Politico.eu [Brussels, Belgium]
October 8, 2021
By Tom Heneghan
Any progress will depend on whether the commission’s recommendations are implemented.
A report outlining the scale of sexual abuse in the Catholic Church in France over the past seven decades has shocked the country. But while the numbers were indeed shocking, the report wasn’t actually a surprise.
The steady drumbeat of cases exposed over the past 20 years made it hard to ignore the fact that the Church has a serious systemic challenge on its hands. The real shocker was that this was finally said out loud.
Carried out by an independent commission headed by respected former judge Jean-Marc Sauvé, the report gives size and shape to a scandal the Church can no longer cover up.
Presented before an audience including several Catholic leaders sitting in shamed silence, it estimated that at least 3,000 priests — around three percent of the country’s total — had preyed on minors and about 216,000 children had been abused. Another 114,000 were abused by lay Church workers.
This 485-page document isn’t the first of its kind in the Catholic world. The commission consulted and listed 10 similar studies carried out since 2004 in other countries like Australia, Belgium, Germany, Ireland, the Netherlands and the United States. And according to Sauvé, France has comparatively fewer abusers and so is actually “at the lower end of this scale.”
France has been confronting this issue as far back as 2001, when Bishop Pierre Pican of Bayeux was convicted, in a civil court, of covering up for an abusive priest in his diocese. Since then, Church leaders have regularly expressed remorse as new cases emerged and backed measures to prevent further abuse.
But their efforts fell short of what was needed. As deeper analyses emerged from Catholic reports in other countries, and abuse victims slowly started to speak out, pressure mounted for the same in France.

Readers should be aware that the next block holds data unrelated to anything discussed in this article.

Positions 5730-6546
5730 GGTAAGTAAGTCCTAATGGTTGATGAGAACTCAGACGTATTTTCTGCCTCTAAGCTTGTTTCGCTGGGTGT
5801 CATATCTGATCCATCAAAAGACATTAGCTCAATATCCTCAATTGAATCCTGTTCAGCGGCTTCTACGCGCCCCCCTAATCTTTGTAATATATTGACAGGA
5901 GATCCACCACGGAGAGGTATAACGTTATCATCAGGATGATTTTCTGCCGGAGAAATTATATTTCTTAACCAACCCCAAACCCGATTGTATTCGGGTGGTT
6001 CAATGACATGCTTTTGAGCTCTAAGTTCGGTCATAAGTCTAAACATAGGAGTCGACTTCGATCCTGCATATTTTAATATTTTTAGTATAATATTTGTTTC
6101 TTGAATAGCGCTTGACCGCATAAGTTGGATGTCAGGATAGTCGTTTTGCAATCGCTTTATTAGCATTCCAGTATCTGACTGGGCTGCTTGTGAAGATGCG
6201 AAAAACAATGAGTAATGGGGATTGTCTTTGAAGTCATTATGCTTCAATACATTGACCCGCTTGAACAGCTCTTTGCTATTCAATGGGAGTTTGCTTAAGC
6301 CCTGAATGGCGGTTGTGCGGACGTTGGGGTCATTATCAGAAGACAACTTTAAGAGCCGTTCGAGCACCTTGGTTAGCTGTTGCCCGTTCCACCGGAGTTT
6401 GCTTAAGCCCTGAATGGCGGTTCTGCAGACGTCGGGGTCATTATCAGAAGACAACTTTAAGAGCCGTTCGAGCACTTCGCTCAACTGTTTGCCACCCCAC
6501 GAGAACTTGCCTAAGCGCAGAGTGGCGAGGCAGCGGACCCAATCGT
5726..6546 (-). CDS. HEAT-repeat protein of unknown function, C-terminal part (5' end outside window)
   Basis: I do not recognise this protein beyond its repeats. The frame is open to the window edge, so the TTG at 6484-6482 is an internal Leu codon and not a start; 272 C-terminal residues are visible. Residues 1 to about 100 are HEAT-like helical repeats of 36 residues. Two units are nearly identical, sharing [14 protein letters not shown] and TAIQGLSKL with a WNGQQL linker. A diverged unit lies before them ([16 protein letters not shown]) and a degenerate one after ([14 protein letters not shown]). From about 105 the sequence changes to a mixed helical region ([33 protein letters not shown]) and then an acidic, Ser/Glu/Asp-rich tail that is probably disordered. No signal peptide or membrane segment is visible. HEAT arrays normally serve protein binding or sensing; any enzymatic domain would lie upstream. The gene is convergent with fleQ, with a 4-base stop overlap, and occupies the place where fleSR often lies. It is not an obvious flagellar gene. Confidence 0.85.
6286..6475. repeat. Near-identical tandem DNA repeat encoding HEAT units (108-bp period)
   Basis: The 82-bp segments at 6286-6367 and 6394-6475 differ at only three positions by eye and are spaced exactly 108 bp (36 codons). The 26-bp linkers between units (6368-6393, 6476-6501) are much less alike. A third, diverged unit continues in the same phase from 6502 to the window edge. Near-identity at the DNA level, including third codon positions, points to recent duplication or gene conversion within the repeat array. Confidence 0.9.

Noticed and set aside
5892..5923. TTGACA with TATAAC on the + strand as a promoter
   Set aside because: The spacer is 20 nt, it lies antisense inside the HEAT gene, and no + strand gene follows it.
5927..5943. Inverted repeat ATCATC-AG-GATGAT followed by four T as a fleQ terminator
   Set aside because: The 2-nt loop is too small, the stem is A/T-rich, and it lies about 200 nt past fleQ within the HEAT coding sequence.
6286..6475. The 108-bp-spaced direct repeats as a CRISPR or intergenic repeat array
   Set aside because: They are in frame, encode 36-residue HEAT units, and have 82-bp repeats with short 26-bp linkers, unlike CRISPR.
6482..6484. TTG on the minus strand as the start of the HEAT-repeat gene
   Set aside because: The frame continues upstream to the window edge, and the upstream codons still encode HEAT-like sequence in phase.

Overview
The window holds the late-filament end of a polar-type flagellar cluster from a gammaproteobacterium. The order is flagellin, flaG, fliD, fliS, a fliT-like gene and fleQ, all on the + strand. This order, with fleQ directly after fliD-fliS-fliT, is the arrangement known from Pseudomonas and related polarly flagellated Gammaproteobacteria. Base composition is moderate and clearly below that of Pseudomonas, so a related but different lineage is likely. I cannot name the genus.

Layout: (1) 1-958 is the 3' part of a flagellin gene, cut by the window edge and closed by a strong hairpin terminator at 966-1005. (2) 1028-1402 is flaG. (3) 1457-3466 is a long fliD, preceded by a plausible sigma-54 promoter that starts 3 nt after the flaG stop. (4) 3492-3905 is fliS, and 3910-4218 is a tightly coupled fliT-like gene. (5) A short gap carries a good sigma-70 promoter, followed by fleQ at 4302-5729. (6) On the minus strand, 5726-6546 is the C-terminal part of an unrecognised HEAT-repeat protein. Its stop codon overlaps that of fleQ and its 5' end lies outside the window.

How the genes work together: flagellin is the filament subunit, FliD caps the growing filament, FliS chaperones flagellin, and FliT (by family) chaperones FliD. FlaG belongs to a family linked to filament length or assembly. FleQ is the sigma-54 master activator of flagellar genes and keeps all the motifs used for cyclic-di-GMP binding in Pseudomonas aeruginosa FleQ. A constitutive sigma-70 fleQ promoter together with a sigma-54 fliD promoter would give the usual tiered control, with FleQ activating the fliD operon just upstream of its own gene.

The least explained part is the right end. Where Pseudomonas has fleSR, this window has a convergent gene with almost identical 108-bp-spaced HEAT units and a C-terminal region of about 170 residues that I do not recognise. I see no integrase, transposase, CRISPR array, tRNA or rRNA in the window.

Finally, in 2016, the victims association La Parole Liberée accused successive Lyon archbishops of covering up for a serial abuser, Father Bernard Preynat. He was eventually defrocked and sentenced by a civil court to five years in prison, and the embattled Cardinal Philippe Barbarin had to quit the archdiocese in 2019.
The bishops conference decided to appoint the independent commission in 2018 and named Sauvé, a practicing Catholic, as its head.
Sauvé’s report, which includes detailed discussions of Church teachings and practices, does not recommend the red-flag reforms critics often demand, such as abolishing clerical celibacy or ordaining women as priests.
The Vatican has consistently rejected these changes, and including them would have ensured the report’s suggestions would not be implemented.
The 45 recommendations it does make, however, include other changes that many critics have been advocating for years. These include an increased place for the laity, changes in the role of priests and bishops and reforms to the Church’s legal system.
Although Archbishop Éric de Moulins-Beaufort, head of the bishops conference, said the Church could no longer avoid this issue, it is unclear how many of these recommendations will actually be put into practice.
For example, the report says priests who learn of abuse through confessions must report predators to the police. Only last December, the French bishops defended the traditional secret of confession and only advised priests to urge abusers to give themselves up.
Stating that the Church should open up its hierarchical structure, the report adds that more lay people and women should be allowed to take part in decisions. Pope Francis agrees on this, but his reform efforts have come up against stiff opposition at the Vatican, and among conservative bishops around the world.
Additionally, the report criticizes the “excessive sacralization and identification of the priest with Christ,” which it says can give abusive priests an authority they can misuse. However, such changes would clearly go against a long tradition of elevating the priesthood above the laity.
Finally, the report also calls for a clearer distinction in the job descriptions for bishops and some heads of religious communities, so their religious and administrative functions are not combined in a way that helps cover up problems.
A revision of the Church’s canon law will come into effect in December. It will tighten safeguards against sexual abuse and focus more on the victim than the predator, as the report proposes.
But the law is not precise enough about which acts are illegal, the report says, and should classify them as violations of the fifth commandment (“thou shalt not kill”) rather than the sixth (“thou shalt not commit adultery’), as they are now.
According to Sauvé, the report is just one of several steps the Church in France must take to really tackle its sexual abuse problem, and it all depends on implementation.
As he told Le Figaro, “This report will be a failure if most of our recommendations are not followed up.”